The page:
We only added the access time results for the sake of completeness. They are not relevant in everyday life, and they don’t correlate with the I/O performance results either.
If you throw typical file server access at the memory cards, you will see the Transcend Extreme Speed 300X 8 GB card winning by a clear margin. A figure of 240 I/O operations per second is more than any conventional desktop hard drive can deliver; it actually matches the I/O performance of a 15,000 RPM Hitachi Ultrastar 15K450 hard drive.
The Web server benchmark requests only very small chunks of data, and it purely consists of read operations, which has most of the drives perform at a comparable level. All of these CF cards are much faster than hard drives at this type of workload.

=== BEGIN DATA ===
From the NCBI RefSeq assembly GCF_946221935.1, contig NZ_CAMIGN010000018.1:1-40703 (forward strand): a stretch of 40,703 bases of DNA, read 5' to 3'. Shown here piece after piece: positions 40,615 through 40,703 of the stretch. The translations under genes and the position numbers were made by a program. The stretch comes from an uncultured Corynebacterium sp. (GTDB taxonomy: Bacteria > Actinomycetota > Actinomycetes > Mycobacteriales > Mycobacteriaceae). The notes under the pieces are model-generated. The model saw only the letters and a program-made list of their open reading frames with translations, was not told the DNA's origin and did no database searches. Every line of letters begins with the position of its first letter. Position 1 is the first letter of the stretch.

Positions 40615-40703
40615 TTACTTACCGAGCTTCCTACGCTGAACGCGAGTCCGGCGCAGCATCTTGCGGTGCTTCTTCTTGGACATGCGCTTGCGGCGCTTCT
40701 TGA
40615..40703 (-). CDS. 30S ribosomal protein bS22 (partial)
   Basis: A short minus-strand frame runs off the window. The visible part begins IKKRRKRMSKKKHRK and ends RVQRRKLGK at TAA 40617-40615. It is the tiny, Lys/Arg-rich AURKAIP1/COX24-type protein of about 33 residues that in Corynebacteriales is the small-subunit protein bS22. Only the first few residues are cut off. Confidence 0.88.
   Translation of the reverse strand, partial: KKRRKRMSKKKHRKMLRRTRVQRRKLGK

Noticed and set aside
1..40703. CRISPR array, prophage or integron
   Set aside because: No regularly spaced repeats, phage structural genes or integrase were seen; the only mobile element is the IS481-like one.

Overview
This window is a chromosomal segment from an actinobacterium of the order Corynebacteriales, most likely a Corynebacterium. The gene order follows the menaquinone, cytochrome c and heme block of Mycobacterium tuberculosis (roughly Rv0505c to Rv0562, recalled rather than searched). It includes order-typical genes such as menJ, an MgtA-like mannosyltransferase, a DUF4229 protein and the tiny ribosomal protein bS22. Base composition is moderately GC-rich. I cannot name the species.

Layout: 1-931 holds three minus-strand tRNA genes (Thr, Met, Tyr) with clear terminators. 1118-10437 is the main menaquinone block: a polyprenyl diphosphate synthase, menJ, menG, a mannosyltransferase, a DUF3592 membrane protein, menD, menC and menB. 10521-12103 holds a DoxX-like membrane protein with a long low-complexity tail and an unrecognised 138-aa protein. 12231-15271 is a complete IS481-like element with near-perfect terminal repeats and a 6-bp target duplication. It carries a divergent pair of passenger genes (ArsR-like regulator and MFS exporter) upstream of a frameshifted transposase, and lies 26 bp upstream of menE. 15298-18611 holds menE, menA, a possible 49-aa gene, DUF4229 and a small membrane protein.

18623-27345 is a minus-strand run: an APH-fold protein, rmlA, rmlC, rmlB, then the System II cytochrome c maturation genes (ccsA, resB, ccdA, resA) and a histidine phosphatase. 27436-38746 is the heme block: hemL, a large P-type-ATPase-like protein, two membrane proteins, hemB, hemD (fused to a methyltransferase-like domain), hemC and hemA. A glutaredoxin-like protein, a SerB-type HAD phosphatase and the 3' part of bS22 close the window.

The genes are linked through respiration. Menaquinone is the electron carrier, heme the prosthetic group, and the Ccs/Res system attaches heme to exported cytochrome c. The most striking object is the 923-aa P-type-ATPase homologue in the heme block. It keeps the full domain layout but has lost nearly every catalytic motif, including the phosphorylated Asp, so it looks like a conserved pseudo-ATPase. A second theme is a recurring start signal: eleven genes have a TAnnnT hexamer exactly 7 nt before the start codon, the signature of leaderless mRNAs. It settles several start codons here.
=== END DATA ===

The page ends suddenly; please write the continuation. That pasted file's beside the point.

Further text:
The workstation test is mostly relevant for desktop and workstation applications. Again, the Transcend Extreme Speed 300X dominates, followed by the PNY Optima Pro and San Disk’s Extreme Ducati Edition. The Lexar Platinum II, Transcend Ultra Speed and Silicon Power Professional are all based on MLC flash memory, which is why they don’t perform well here. They do much better when it comes to throughput, as you can see on the next page.
- Compact Flash Powerhouses Reviewed
- CompactFlash Basics
- Kingston Ultimate 266X 16 GB
- Lexar Platinum II And Professional
- PNY Optima Pro Ultra High Speed 266X (8 GB)
- SanDisk Extreme Ducati Edition 8 GB
- Silicon Power Professional Compact Flash Card (32 GB)
- Transcend Extreme Speed 300X (8 GB), Ultra Speed 133X (32 GB)
- Comparison Table, Test Setup, Card Reader
- Benchmarks: Access Time, I/O Performance
- Benchmarks: Throughput
- Conclusion: Kingston Wins